MS ACCESS - Calc Age at Death but handle null dates

Hi Experts,
I have a function that works as long as the dates are not null but not otherwise - can you help?
If one of the dates is null I get "Invalid use of Null"

I tried putting: IF LesserDate Is not null
                     IF GreaterDate Is not null
(and matching End If's at the end)
but it also errors out (with Runtime '424' Object Required)

Here's the function- thanks:

Function CalcDate(LesserDate, GreaterDate) As Integer
' Returns the CalcDate in years between 2 dates
' Doesn't handle negative date ranges i.e. LesserDate > GreaterDate
   
    If Month(GreaterDate) < Month(LesserDate) Or (Month(GreaterDate) = _
                Month(LesserDate) And Day(GreaterDate) < Day(LesserDate)) Then
            CalcDate = Year(GreaterDate) - Year(LesserDate) - 1
    Else
            CalcDate = Year(GreaterDate) - Year(LesserDate)
      End If
    End Function
COBOLforeverAsked:
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raopsnCommented:
Try

IF NOT (ISNULL(LesserDate)  AND ISNULL(GreaterDate) )
  ' your logic here
End IF
0

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Patrick MatthewsCommented:
Hi COBOLforever,

Use IsNull().

Regards,

Patrick
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Patrick MatthewsCommented:
Satya,

Sorry, did not refresh in time :)

Regards,

Patrick
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jefftwilleyCommented:
You also need to define your variables

Function CalcDate(LesserDate as date, GreaterDate as date) As Integer
' Returns the CalcDate in years between 2 dates
' Doesn't handle negative date ranges i.e. LesserDate > GreaterDate
   
    If Month(GreaterDate) < Month(LesserDate) Or (Month(GreaterDate) = _
                Month(LesserDate) And Day(GreaterDate) < Day(LesserDate)) Then
            CalcDate = Year(GreaterDate) - Year(LesserDate) - 1
    Else
            CalcDate = Year(GreaterDate) - Year(LesserDate)
      End If
    End Function
J
0
jefftwilleyCommented:
You might also want to make sure your end date is always greater than your start date.

Function CalcDate(LesserDate as date, GreaterDate as date) As Integer
' Returns the CalcDate in years between 2 dates
' Doesn't handle negative date ranges i.e. LesserDate > GreaterDate
   if (isnull(LesserDate) or isnull(GreaterDate)) or (LesserDate > GreaterDate) then
           msgbox"Input Error"
  else
          If Month(GreaterDate) < Month(LesserDate) Or (Month(GreaterDate) = _
                Month(LesserDate) And Day(GreaterDate) < Day(LesserDate)) Then
            CalcDate = Year(GreaterDate) - Year(LesserDate) - 1
          Else
            CalcDate = Year(GreaterDate) - Year(LesserDate)
          End If
  End If
    End Function
J
0
harfangCommented:
Hello COBOLforever

Your function is fine. You only need to allow it to *return* Null, hence:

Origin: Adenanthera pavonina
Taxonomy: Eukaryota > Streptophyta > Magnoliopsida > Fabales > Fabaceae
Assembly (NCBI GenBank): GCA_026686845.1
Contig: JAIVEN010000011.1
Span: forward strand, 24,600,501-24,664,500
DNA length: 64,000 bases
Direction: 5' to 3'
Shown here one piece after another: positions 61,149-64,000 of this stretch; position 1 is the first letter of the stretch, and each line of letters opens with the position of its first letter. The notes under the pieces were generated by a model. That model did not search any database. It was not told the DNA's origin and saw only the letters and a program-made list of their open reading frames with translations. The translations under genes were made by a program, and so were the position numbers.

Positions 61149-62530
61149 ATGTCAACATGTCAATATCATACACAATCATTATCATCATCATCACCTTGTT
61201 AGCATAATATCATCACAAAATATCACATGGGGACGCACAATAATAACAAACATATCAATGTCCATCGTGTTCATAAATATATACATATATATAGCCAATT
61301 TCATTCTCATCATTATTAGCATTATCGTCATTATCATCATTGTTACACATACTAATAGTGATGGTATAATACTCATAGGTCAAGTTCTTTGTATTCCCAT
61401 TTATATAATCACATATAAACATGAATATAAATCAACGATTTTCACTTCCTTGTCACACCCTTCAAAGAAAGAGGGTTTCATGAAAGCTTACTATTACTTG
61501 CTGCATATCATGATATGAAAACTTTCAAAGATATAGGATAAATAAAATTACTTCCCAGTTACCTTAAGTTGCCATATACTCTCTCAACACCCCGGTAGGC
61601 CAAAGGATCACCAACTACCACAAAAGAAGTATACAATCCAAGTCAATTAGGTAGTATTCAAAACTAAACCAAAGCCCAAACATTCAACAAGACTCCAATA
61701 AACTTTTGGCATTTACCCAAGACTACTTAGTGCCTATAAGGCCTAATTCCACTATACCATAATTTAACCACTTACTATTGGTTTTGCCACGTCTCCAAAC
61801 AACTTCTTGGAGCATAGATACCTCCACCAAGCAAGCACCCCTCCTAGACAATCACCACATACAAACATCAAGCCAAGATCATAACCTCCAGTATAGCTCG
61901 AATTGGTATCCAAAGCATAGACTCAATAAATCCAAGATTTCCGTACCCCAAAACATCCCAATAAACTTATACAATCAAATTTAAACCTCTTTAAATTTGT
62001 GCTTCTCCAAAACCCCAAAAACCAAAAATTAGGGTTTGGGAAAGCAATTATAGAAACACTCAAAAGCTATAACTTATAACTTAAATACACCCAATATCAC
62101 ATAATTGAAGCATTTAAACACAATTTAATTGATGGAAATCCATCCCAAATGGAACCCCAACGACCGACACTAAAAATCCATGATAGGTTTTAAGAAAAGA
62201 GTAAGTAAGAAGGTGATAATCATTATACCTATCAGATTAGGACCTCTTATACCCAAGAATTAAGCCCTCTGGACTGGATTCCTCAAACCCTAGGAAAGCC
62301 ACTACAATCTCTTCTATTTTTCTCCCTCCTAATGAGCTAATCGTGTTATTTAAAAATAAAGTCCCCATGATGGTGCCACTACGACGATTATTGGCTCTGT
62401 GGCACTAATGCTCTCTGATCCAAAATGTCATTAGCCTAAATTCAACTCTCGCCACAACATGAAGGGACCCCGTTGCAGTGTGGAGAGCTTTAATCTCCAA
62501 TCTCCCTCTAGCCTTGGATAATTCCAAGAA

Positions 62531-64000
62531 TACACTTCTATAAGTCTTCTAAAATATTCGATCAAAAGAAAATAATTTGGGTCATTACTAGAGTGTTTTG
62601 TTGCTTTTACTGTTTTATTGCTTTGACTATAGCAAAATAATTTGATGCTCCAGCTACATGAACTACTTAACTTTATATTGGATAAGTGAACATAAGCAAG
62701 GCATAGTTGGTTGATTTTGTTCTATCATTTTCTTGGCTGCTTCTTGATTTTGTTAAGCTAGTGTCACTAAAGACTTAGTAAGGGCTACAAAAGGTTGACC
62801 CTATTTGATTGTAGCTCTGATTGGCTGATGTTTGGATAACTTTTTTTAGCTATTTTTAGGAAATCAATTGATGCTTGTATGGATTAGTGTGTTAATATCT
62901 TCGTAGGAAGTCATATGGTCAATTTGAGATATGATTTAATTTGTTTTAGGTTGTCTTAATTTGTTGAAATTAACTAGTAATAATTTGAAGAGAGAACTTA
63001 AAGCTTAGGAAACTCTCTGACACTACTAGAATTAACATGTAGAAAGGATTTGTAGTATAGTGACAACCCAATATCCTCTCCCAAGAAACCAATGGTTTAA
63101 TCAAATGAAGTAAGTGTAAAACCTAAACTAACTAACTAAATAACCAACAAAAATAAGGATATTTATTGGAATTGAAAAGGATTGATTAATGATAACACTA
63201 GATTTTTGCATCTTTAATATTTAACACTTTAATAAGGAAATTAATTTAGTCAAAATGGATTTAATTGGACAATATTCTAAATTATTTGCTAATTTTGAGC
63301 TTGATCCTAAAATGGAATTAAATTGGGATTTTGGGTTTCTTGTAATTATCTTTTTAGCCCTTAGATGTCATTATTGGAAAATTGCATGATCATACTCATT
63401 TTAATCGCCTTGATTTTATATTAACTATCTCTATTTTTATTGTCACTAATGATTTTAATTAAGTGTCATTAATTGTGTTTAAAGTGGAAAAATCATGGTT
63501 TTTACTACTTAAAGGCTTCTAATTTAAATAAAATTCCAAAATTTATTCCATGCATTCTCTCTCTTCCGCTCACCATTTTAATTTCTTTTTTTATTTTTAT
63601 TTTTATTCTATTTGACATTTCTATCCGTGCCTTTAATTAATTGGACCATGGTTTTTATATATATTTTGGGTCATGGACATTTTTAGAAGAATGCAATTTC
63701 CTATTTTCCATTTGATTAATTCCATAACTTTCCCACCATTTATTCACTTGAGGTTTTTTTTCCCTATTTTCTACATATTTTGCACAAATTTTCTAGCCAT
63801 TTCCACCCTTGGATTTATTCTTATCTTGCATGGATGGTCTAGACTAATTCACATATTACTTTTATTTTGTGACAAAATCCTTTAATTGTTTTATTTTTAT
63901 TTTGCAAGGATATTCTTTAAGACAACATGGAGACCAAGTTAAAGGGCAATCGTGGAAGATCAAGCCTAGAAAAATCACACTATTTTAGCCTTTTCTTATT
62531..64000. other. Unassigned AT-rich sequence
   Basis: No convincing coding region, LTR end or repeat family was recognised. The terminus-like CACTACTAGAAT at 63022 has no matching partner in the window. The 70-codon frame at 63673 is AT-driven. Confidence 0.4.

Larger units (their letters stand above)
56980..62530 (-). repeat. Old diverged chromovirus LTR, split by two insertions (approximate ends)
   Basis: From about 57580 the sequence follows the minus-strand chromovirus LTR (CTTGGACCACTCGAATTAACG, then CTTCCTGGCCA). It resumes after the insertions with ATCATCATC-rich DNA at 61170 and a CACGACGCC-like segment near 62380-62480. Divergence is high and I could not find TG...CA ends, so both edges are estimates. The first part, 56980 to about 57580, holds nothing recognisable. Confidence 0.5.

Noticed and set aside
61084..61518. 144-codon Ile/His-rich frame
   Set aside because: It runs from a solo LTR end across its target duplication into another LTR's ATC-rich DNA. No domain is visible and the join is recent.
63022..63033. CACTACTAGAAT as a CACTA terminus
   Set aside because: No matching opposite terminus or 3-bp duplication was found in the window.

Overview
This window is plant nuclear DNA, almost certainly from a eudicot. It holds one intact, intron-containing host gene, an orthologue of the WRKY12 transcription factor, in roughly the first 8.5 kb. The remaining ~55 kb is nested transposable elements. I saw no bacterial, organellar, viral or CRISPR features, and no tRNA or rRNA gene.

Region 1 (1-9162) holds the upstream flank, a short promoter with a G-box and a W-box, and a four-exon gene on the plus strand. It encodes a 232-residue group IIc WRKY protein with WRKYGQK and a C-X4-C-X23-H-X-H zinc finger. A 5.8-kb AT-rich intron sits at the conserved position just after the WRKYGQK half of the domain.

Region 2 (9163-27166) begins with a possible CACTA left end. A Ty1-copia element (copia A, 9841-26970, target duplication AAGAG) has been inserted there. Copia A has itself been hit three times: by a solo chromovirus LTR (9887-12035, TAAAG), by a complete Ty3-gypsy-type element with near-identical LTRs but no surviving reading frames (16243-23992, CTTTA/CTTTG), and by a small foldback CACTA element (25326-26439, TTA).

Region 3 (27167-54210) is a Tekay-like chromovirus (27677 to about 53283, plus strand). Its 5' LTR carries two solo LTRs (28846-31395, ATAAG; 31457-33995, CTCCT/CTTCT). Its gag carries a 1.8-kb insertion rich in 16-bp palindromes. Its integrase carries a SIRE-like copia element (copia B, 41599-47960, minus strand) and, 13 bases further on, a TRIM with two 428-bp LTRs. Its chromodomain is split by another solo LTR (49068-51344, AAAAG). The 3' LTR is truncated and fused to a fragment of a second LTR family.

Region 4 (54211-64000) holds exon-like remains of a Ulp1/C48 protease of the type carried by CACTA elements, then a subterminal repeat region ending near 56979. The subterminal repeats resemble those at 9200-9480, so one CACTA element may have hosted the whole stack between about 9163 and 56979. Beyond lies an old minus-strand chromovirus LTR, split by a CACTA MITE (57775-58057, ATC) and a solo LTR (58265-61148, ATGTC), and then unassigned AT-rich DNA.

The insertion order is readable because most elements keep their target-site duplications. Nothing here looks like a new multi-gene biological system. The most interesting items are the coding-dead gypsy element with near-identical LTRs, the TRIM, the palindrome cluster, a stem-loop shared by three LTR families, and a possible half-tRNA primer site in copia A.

Function CalcDate(LesserDate, GreaterDate) As Integer  ' <-- remove "As Integer"

It will then work as expected.

Cheers!
(°v°)
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harfangCommented:
PS: do not change anything else, e.g. leave both parameters untyped.
(°v°)
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GRayLCommented:
Why not use:

Int(DateDiff("m",LesserDate,GreaterDate)/12)

and throw the UDF away.

For example, if the table contains a person's name as pname, birthdate and deathdate, run this query:

Select PName,Birthdate, DeathDate, Int(DateDiff("m",Birthdate, DeathDate)/12) as AgeAtDeath from myTable;
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GRayLCommented:
I guess you could make it simpler by using just years:

Select PName,Birthdate, DeathDate, DateDiff("yyyy",Birthdate, DeathDate) as AgeAtDeath from myTable;
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COBOLforeverAuthor Commented:
Raopsn was the first to provide the direct answer, but Jeff offered additional logic - I increased points and split
(harfang - yours was good but I needed numerics back)
thanks xperts
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jefftwilleyCommented:
Thanks COBOL, Happy to help.
J
0
harfangCommented:
Hello COBOLforever

As long as you leave the "...) As Integer", your function can do only that: return an integer, even if there are Null dates in the parameters. You should leave the function untyped, so that you would get an Integer when the age can be calculated or Null otherwise. So "I needed numerics back" is not an argument. You would get "numerics" back.

What do you have now? Return 0 when one of the dates is Null?

Anyway, glad you found something that works for you.
(°v°)
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GRayLCommented:
And I would like to know why you feel you had to use a UDF when a built-in function does the job directly?
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